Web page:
Life in Life Scientific
We were pleased to celebrate the 25th working anniversary of one of our colleagues Sharon Brady last month. We asked her to write a few words on how the company, and her role in Regulation has changed over that time. “I joined Generic Registration Services, as it was formerly known, in September 1997 as laboratory
manager straight from completing my PhD. It was myself and Nicola Mitchell in a small room, just big enough to fit two desks, enough bench space to fit a manual HPLC and GC, and of course, the all important fax machine to communicate with the outside world. Nicola had amazingly obtained GLP accreditation before my arrival and so at that time we specialised in contract GLP 5-batch and registration services. After 18 months I moved into the regulatory side of the business and at the same time dabbled with quality part-time, but once I got a feel for regulatory, I knew that was where I wanted to be. From a regulatory perspective, I suppose one of the biggest changes that I have seen over the years is that although information is now at our fingertips via the internet, no more searching through publications for details of product authorisations, and thankfully we are now in a paper-free space, it is becoming increasingly difficult to have direct contact with regulatory authorities, albeit over phone or in person. COVID has also massively impacted this. The days of jumping on a plane to e.g. CRD are unfortunately becoming a thing of the past. There have been many highlights through the decades but definitely one that springs to mind is the move from a CRO to developing our products; there is no greater satisfaction than obtaining a product authorisation for Life Scientific.”
Historically seed treatments provided good protection from Barley Yellow Dwarf Virus (BYDV). Now that those treatments are gone, we are relying on cultural control methods and pyrethroid insecticides such as Lambdastar. Lambdastar, our reverse engineered Hallmark Zeon containing 100g/l lambda-cyhalothrin should be applied to target second generation aphids as these are likely to move away from the plant originally colonised. Use a BYDV management tool or the 170 day degree model to ensure accurate timing. For best application technique, if using the product alone rather than in a fungicide or herbicide mix, use with a non-organo-silicone non-ionic wetter to get maximum efficacy. Total dose of Lambdastar approved on wheat and barley crops is 200ml used before late milk stage GS 77 and an individual dose of 50ml/ha. For more product information visit the website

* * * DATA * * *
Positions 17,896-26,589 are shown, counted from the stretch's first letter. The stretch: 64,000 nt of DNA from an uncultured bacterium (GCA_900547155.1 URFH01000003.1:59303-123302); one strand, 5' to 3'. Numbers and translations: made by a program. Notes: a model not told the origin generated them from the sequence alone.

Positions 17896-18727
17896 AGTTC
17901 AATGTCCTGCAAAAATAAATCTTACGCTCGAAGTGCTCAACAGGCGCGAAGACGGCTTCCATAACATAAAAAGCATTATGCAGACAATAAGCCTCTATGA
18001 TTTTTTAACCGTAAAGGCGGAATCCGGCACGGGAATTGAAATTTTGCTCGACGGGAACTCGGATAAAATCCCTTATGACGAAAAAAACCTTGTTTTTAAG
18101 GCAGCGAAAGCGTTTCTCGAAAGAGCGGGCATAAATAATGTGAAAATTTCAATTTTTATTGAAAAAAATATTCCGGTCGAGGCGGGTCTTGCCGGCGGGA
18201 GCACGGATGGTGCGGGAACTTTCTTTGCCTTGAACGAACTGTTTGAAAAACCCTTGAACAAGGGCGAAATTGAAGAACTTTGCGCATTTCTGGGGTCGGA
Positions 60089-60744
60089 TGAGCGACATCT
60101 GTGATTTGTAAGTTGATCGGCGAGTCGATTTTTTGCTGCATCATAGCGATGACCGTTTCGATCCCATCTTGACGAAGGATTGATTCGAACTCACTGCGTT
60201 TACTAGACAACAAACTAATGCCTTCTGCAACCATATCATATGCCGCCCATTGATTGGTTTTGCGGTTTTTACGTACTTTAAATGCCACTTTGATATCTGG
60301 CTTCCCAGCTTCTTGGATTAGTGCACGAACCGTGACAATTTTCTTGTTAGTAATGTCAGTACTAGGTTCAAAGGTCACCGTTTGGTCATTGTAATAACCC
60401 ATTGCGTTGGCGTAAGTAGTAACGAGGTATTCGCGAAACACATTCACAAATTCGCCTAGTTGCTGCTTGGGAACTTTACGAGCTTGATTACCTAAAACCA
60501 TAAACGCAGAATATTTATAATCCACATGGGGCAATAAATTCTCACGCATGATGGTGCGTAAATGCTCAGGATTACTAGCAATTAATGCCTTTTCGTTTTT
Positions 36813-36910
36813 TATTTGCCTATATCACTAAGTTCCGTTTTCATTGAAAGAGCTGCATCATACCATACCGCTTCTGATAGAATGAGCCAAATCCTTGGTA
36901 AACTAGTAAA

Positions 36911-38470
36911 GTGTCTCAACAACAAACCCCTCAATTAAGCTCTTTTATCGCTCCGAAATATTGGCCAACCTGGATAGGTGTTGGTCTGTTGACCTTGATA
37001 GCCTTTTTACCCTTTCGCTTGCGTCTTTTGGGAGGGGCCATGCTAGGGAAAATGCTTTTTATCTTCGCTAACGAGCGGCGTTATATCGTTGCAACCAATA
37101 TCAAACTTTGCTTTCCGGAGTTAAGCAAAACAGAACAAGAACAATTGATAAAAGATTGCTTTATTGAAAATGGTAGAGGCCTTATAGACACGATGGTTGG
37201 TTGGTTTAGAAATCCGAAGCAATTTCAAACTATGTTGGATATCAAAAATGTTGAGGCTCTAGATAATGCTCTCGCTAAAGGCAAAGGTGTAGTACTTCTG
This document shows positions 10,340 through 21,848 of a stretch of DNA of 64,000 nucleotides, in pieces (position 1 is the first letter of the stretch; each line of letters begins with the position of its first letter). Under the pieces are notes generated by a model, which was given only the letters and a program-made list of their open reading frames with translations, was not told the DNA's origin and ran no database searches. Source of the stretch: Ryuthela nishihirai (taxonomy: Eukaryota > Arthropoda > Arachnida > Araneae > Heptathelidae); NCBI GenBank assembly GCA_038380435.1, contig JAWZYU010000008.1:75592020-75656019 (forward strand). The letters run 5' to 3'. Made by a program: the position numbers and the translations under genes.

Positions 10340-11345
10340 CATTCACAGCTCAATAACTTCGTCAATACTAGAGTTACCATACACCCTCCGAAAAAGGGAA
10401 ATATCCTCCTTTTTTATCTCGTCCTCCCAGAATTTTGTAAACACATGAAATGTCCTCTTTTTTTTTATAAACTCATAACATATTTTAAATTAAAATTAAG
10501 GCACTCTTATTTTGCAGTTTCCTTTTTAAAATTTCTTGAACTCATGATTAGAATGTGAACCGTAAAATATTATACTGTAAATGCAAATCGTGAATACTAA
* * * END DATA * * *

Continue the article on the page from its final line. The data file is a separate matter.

LABEL CHANGES FOR FIRESTARTER
We have some exciting additions to the Firestarter label for this autumn. Firestarter contains 400g/l flufenacet and 100g/l diflufenican and is a reverse engineered Liberator. Previously Firestarter could only be used once per crop however the newly approved label allows for Firestarter to be used as a follow-up post emergence treatment at 0.3l/ha, in addition to its existing pre- emergence use of 0.6l/ha. Spring barley has also been added to the label and can be used at 0.3l/ha at a pre-emergence timing.
This exciting approval broadens the choice for autumn weed control programmes and costs. Firestarter can be used as a follow up treatment to Luximo, the new pre-emergence herbicide, as a cost- effective follow up, or it can be used in an alternative product stack or on its own as both a pre and post-emergence treatment.
However, it’s important to note that where Firestarter is applied twice in sequence and the total dose is 0.9l/ha, the first application must be made before GS14 of the crop, leaving a minimum interval of 6 weeks between applications. For further product information and the new label see our website for details.
EARLY WEED CONTROL IN CEREALS
With a large acreage of wheat still to drill, particularly in areas with high black-grass populations, considerations turn to early weed control and which herbicide options to choose. Firestarter has a proven track record for efficacy equivalence and reliable performance.
Firestarter can be used pre and or post emergence in both winter wheat or barley crops. Flufenacet has strong activity against black-grass control and a range of broad leaved weeds and should be an essential ingredient in any grass weed control programme. With blackgrass control there is very little room for error, so it’s important to know that the products being applied in the programme are proven and effective.
Replicated field trials have been carried out by the team at Prime Crop Research Ltd in order to demonstrate the efficacy and crop safety of Firestarter when used alone and as part of a programme with other herbicides. The bar chart shows the percentage of blackgrass seed head reduction at three different trial sites over a three year period. When Firestarter is used in a mixture with Avadex, trials show a 95.6% reduction in blackgrass head numbers. Firestarter also controls a number of other weeds both at pre and post emergence.